American Government Threatened By All Who Question U.S. Military Hegemony
The influential Neoconservative think tank Project for a New American Century (PNAC) argued in 2000 that the U.S. should use military force to assure its military hegemony in the world. The Bush-Cheney wars in Iraq and elsewhere were largely based on PNAC’s arguments.
Economic Rivalry: A Basis for War?
Secretary of Defense (and former CIA head) Leon Panetta may have implied last week that Brazil, Russia, India and China (the “BRIC nations”) are a threat to the U.S. because they are doing well economically, while the U.S. isn’t doing so hot:
While terrorism remains a threat to national security, it is joined by cyber attacks, nuclear weapons capability and a number of rising powers among the world’s nations, Defense Secretary Leon E. Panetta said in an interview broadcast last night.
“We also are living in a world in which there are rising powers, countries like China and Brazil and India, not to mention obviously Russia and others, that provide a challenge to us not only in trying to cooperate with them, but making sure that they don’t undermine the stability of the world,” he added.
Panetta said his role in meeting those threats is leading the Defense Department in effective national protection.
“It’s about being in charge of the services, our men and women in uniform who have to actually go out there and do the mission,” the secretary said.
Panetta’s statement could be read to imply that the U.S. is willing to use force – i.e. “men and women in uniform … to actually go out there and do the mission”, in order to provide “effective national protection” against the BRIC’s threat to “the stability of the world” … i.e. U.S. economic dominance.
Hopefully, we are misinterpreting his comments.
Former CIA director George Tenet said that the White House wanted to invade Iraq long before 9/11, and inserted “crap” in its justifications for invading Iraq. Former Treasury Secretary Paul O’Neill also says that Bush planned the Iraq war before 9/11. (The government apparently planned the Afghanistan war, and most of our current military and intelligence policy, before 9/11 as well. See this, this and this).
So the government’s stated reasons for war may not hold much water.
And Ellen Brown argues in the Asia Times that middle eastern wars in Iraq, Libya, and elsewhere stem from those countries’ leaders challenged the supremacy of the dollar and the Western banks:
Later, the same general said they planned to take out seven countries in five years: Iraq, Syria, Lebanon, Libya, Somalia, Sudan, and Iran.
What do these seven countries have in common? In the context of banking, one that sticks out is that none of them is listed among the 56 member banks of the Bank for International Settlements (BIS). That evidently puts them outside the long regulatory arm of the central bankers’ central bank in Switzerland.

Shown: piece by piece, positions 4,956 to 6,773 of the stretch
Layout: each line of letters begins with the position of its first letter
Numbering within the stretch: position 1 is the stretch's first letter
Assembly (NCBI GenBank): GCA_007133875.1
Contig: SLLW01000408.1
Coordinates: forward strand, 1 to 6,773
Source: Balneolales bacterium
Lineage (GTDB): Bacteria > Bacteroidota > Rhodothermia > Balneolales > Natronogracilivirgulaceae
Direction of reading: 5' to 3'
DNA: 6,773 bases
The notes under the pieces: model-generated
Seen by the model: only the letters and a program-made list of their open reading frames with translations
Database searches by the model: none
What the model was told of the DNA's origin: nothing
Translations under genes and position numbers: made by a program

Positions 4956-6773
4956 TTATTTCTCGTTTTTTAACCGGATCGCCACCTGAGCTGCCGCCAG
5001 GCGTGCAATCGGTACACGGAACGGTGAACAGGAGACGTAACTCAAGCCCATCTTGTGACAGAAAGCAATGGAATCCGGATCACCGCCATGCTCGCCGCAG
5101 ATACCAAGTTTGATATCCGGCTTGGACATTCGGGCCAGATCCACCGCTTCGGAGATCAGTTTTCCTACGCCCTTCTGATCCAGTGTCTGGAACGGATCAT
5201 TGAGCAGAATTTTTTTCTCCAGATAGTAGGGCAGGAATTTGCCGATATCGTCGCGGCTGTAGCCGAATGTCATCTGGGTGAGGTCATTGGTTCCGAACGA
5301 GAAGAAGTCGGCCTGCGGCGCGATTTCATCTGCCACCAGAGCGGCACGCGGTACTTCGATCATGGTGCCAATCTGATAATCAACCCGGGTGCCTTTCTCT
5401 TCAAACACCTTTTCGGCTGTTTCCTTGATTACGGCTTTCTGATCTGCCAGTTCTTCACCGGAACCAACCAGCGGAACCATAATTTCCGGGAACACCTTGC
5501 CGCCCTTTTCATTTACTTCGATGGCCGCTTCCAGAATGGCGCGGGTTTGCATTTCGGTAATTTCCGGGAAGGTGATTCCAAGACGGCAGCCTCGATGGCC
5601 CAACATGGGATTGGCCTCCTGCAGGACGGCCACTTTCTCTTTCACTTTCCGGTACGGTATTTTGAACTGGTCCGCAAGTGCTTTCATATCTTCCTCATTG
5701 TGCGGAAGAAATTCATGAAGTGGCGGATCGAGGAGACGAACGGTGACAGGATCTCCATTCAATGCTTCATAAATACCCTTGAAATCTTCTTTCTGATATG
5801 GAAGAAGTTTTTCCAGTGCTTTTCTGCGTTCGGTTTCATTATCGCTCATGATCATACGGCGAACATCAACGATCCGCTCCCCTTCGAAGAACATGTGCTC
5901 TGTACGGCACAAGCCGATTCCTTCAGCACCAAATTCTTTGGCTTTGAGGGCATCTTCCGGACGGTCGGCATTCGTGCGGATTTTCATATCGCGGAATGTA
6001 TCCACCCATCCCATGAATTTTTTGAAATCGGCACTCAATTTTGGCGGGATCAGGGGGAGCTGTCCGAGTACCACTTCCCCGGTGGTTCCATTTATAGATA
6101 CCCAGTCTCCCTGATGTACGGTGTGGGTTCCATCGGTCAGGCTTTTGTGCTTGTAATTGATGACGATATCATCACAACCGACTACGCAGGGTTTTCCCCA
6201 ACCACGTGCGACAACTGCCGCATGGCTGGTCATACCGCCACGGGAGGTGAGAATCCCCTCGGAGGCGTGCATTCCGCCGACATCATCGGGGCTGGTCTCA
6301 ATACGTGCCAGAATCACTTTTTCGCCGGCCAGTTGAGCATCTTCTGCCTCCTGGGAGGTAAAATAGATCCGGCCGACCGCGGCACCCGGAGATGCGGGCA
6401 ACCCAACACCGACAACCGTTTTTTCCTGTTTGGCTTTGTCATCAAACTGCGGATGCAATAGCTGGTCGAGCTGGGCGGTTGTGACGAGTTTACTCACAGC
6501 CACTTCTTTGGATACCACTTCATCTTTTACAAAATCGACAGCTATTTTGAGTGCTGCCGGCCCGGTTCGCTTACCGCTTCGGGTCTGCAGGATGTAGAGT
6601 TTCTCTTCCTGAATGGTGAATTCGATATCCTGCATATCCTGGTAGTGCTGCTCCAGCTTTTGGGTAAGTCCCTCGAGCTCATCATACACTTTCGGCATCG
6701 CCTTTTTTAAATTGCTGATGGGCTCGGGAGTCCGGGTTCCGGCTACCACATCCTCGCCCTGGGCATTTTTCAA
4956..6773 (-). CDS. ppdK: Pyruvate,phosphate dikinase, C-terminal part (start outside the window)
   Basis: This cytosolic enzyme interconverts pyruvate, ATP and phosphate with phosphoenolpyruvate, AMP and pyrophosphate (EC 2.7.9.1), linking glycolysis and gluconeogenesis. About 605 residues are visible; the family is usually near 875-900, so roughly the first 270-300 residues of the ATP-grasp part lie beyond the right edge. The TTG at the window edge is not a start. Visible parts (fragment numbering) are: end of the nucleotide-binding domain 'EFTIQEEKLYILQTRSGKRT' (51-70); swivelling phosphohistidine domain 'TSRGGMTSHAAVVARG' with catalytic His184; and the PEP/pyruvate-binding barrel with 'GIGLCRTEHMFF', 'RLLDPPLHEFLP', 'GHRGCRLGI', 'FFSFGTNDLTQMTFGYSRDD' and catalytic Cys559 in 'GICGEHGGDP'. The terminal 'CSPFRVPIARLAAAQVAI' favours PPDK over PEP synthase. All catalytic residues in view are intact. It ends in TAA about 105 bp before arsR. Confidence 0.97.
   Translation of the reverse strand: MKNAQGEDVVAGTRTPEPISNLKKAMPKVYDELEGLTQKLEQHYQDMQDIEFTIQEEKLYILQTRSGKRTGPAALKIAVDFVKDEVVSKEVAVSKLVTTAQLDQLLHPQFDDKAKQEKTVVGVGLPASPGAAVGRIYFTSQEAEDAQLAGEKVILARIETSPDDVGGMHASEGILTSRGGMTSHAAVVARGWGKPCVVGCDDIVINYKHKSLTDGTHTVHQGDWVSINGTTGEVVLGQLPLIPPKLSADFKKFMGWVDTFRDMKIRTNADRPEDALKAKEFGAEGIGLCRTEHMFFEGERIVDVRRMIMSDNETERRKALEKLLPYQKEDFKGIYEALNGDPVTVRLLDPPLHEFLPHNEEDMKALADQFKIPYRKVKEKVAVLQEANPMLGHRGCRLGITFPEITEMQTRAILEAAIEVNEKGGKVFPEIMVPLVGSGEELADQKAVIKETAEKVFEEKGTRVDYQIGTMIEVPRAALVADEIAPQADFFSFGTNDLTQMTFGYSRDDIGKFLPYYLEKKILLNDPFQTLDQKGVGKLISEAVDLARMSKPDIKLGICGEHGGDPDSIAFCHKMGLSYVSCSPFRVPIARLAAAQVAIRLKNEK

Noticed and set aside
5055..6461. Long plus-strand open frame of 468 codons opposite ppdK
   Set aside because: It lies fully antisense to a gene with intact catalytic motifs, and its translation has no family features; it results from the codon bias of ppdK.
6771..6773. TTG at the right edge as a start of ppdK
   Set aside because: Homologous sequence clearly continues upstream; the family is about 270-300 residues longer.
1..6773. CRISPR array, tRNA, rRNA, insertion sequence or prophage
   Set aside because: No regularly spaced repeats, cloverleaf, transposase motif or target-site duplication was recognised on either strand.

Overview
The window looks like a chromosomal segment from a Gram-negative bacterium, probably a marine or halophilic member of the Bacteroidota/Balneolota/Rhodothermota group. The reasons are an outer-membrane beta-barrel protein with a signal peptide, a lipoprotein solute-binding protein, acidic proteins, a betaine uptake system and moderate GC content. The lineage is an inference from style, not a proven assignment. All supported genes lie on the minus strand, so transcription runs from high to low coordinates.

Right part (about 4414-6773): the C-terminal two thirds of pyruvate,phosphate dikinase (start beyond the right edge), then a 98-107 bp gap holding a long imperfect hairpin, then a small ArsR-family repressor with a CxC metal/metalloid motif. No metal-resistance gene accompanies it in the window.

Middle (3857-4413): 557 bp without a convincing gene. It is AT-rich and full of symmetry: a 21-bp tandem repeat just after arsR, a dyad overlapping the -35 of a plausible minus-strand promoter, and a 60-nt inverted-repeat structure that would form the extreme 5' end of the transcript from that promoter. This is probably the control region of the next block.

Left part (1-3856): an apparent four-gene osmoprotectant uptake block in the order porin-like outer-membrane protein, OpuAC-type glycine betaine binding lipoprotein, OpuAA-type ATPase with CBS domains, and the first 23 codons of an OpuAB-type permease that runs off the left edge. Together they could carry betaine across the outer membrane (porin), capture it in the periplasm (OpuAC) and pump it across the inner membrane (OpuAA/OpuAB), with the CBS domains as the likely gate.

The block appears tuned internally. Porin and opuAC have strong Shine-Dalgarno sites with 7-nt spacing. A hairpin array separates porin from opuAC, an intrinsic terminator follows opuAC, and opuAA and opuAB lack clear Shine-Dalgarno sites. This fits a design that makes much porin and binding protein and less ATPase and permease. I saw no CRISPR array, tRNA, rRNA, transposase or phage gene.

The most renegade of the lot could be Libya and Iraq, the two that have actually been attacked. Kenneth Schortgen Jr, writing on Examiner.com, noted that “[s]ix months before the US moved into Iraq to take down Saddam Hussein, the oil nation had made the move to accept euros instead of dollars for oil, and this became a threat to the global dominance of the dollar as the reserve currency, and its dominion as the petrodollar.”
According to a Russian article titled “Bombing of Libya – Punishment for Ghaddafi for His Attempt to Refuse US Dollar”, Gaddafi made a similarly bold move: he initiated a movement to refuse the dollar and the euro, and called on Arab and African nations to use a new currency instead, the gold dinar. Gaddafi suggested establishing a united African continent, with its 200 million people using this single currency.
And that brings us back to the puzzle of the Libyan central bank. In an article posted on the Market Oracle, Eric Encina observed:
One seldom mentioned fact by western politicians and media pundits: the Central Bank of Libya is 100% State Owned … Currently, the Libyan government creates its own money, the Libyan Dinar, through the facilities of its own central bank. Few can argue that Libya is a sovereign nation with its own great resources, able to sustain its own economic destiny. One major problem for globalist banking cartels is that in order to do business with Libya, they must go through the Libyan Central Bank and its national currency, a place where they have absolutely zero dominion or power-broking ability. Hence, taking down the Central Bank of Libya (CBL) may not appear in the speeches of Obama, Cameron and Sarkozy but this is certainly at the top of the globalist agenda for absorbing Libya into its hive of compliant nations.
John Perkins largely agrees.